I live 10 minutes from my mother who is in a retirement condominium neighborhood. I have a sibling who lives 2000 miles away and another that is only an hour away. Both of my siblings still work. My mother has just given up driving. I go to her house one day a week to take her to appointments, to get groceries, etc. She wants to know my schedule in case she needs other things. I want to protect this retirement time that I have worked so hard for. Mom doesn't really require much from my other 2 siblings. Help!

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Dorianne has a great approach for setting boundaries. Your mother does not need your entire schedule. Give her your AVAILABILITY schedule. You are an adult. You don't need to tell Mommy all your plans! :)

I rely on one of my sons quite a bit for household help. I don't expect him to share his schedule with me. I'll email him and say such-and-such needs some attention. Could you have a look at it when it's convenient? If he responds, "The earliest I can get to it will be next Thursday," then I can decide whether I can wait that long, or should make other arrangements. He doesn't owe me an explanation of why he can't do it until then. (And if it is a big job, I pay him his hourly rate. He is a handy man.)

Set boundaries right from the start.
Helpful Answer (7)

I feel like I am the wrong person to answer this, given the role I'm now taking in my mom's life. an introvert, I've gotten really good with OTHER people over the years (acquaintances, friends, employers) at giving them my AVAILABILITY schedule. Which is different than my whole schedule. Like....for example I perform music with a band occasionally. Ok, that takes a lot out of me, not just physically, but also mentally and emotionally. So I need that whole day to mentally psych myself up for it, and another day away from literally everything except self-care the next day, and I need a whole day sometime beforehand to practice as well. So all 3 of those days are OFF my availability schedule. (Edit: this doesn't always work so great with employers, but I try to plan ahead with what gigs I will take or not take, which are usually on the weekend anyway.)  I have always had a rule of taking one day a week off from humanity, meaning I interact with zero people that day. So that day comes OFF my availability schedule, as well. Et cetera.  It's surprising how well it works. Very few people poke their noses deeper than that.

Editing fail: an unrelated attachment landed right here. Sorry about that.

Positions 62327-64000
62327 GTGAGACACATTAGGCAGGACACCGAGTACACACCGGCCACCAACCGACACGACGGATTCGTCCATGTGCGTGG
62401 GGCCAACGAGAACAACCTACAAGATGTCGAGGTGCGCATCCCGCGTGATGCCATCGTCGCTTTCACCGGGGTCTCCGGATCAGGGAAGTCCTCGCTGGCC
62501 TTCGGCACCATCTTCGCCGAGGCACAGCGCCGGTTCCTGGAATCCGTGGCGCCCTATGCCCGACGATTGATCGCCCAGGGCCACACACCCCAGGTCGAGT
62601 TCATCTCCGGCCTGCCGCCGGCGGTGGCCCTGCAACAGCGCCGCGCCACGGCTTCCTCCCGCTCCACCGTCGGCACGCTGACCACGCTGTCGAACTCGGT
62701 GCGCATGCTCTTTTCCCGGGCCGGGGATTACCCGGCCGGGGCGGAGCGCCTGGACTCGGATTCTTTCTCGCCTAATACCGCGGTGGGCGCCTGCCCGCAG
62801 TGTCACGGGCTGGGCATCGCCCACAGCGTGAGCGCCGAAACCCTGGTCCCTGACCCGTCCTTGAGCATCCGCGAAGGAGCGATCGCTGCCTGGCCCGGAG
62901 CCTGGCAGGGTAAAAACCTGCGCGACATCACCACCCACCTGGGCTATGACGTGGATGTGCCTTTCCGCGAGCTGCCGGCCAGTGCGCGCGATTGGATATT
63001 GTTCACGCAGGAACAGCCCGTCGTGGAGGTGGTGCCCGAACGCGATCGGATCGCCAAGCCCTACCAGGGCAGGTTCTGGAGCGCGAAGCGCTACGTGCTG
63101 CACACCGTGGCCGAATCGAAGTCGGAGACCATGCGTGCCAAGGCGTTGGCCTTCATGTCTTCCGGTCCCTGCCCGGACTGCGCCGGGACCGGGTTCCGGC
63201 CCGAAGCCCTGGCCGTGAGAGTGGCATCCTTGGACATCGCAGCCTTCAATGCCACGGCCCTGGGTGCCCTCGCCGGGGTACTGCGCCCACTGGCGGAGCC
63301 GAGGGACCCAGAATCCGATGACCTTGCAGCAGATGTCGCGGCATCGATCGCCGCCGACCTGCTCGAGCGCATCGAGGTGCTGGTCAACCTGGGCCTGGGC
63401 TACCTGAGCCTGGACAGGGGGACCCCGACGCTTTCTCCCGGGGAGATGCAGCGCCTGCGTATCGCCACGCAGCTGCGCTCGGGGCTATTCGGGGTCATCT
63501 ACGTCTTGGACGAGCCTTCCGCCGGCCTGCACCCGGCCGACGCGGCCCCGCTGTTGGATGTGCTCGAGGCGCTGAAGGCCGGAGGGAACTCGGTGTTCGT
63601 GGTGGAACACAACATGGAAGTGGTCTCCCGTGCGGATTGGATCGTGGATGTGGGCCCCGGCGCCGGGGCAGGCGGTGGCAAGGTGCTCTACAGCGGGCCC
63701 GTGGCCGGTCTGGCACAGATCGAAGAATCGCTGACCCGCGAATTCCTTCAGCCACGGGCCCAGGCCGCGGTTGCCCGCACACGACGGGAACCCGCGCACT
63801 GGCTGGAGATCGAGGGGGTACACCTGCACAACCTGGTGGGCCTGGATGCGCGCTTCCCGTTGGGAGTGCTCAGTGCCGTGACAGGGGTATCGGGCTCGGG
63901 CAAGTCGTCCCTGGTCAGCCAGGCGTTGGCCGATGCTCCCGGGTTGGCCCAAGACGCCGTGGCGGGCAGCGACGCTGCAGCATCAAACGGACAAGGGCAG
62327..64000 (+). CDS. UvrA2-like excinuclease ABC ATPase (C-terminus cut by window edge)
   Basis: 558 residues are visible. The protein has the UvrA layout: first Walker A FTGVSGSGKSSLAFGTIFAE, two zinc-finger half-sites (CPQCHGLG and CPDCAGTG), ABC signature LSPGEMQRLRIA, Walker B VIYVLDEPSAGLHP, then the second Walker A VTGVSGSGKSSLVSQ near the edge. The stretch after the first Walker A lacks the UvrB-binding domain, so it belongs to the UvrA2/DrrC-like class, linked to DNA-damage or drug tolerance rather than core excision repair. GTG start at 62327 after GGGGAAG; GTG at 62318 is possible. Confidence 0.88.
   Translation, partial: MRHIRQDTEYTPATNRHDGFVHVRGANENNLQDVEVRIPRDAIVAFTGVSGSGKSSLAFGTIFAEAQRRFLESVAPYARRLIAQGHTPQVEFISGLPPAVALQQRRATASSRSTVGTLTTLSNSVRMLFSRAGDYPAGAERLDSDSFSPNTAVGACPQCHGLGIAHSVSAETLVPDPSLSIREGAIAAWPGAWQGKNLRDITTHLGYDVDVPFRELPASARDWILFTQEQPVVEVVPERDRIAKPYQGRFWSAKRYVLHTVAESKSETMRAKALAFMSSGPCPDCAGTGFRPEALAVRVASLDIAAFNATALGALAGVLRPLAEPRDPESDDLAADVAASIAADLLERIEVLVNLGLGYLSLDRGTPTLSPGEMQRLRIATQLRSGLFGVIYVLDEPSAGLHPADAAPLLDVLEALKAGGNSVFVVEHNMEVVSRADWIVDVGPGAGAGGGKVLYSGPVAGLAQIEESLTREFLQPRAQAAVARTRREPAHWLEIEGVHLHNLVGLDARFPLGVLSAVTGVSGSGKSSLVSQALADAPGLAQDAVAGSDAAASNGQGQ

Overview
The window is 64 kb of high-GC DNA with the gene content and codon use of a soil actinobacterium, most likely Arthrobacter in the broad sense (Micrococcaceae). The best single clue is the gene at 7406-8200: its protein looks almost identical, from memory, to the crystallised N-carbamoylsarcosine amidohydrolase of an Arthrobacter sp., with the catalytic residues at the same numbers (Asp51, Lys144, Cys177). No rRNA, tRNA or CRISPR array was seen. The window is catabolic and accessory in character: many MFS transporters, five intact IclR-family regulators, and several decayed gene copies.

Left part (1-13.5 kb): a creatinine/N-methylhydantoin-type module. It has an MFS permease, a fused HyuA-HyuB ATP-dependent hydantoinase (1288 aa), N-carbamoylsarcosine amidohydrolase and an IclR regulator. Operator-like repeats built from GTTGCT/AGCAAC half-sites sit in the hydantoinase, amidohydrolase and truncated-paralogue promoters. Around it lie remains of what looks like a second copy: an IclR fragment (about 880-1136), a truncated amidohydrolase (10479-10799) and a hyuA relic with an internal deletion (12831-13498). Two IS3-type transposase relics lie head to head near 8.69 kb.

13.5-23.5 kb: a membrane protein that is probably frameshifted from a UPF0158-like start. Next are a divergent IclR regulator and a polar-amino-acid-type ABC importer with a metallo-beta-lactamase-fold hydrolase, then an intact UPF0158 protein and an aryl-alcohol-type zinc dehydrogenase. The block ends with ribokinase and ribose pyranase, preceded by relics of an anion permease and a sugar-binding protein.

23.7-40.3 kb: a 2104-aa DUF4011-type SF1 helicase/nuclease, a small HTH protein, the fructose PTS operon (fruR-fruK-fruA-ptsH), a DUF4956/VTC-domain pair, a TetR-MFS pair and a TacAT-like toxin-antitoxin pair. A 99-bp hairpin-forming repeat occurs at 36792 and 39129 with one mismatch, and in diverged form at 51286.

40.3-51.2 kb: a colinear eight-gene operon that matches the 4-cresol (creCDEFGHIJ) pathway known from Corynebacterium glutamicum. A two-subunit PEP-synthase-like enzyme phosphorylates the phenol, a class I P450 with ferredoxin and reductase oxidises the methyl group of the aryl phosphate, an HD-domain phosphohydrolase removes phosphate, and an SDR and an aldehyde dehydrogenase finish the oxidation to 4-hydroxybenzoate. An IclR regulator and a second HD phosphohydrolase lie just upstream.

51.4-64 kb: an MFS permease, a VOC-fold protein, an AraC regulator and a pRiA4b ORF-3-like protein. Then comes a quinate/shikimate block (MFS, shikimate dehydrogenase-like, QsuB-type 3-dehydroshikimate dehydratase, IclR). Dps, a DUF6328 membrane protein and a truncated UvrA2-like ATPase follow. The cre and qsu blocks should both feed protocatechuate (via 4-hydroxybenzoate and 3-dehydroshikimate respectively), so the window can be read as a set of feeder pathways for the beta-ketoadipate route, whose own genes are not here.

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You set boundaries.

"Mom, I can give you one afternoon a week for errands and doctors appointments. If you need to go other places, here is the number for the senior bus and here is one for the local can service. They can get you anywhere you need to go".
Helpful Answer (5)

Mountaingirlash, ask at the community front office if transportation is available for the residents to go grocery shopping or to appointments? Usually such places have a mini bus service, either free or a minimal charge.

Or for groceries, there are on-line services where you order groceries and the groceries are delivered directly to your Mom's door... but usually there is a minimum amount you can order, and a delivery fee.

I wound up being my parents "driver" and they want to go 2 or 3 times a day somewhere. I couldn't do that since I was working, so I usually had to take a half day off for appointments, and weekends for groceries and other errands. Mom would want to go to 3 different grocery stores because each one had a special sale on something. I was in my late 60's so this became very tiring. I did get them on the on-line grocery service which was a godsend for me.

Ok, you are asking your question early enough so that you could set boundaries. When Mom calls for you to drive her, tell her "sorry, I can't possibly do that". Make it one day a week, and let her use the community transportation the other days with the other gals in the complex. Surely it would be more fun.
Helpful Answer (5)

Do what my sister does (rather than what I do). Fill up your schedule and don't deviate from it unless it's an absolute emergency. Schedule vacations, dinners out, excursions with friends, weekends away, community events, etc. My sister does that and as a result, my mother never calls on her because she's always busy.

I, on the other hand, don't like to schedule my time. I like to play it by ear. Consequently, my mother thinks she can call me at a moment's notice and I'll be available. What I had to do was move away (an hour away) to make myself less available. As she grew more impaired, I also had to find other help for her day-to-day needs.

I would suggest that you involve your siblings early and often in your mother's needs. Right now she only needs transportation, but as time goes on she will likely need help with bills, housework, meals, laundry, and lots of other things. If she can't pay for help you are going to on the hook for all of it, unless your siblings are willing to chip in and share the cost of some of this assistance. If your mother does have money, insist that she use paid help rather than expecting you to take on the whole load to save money (or because she's rather have you than a stranger). Don't buy into the idea that her money should be saved for her and your siblings' inheritance.

Protecting yourself from ever-increasing demands is not easy. It's good you see this coming in advance so you can take steps to guard yourself against it.
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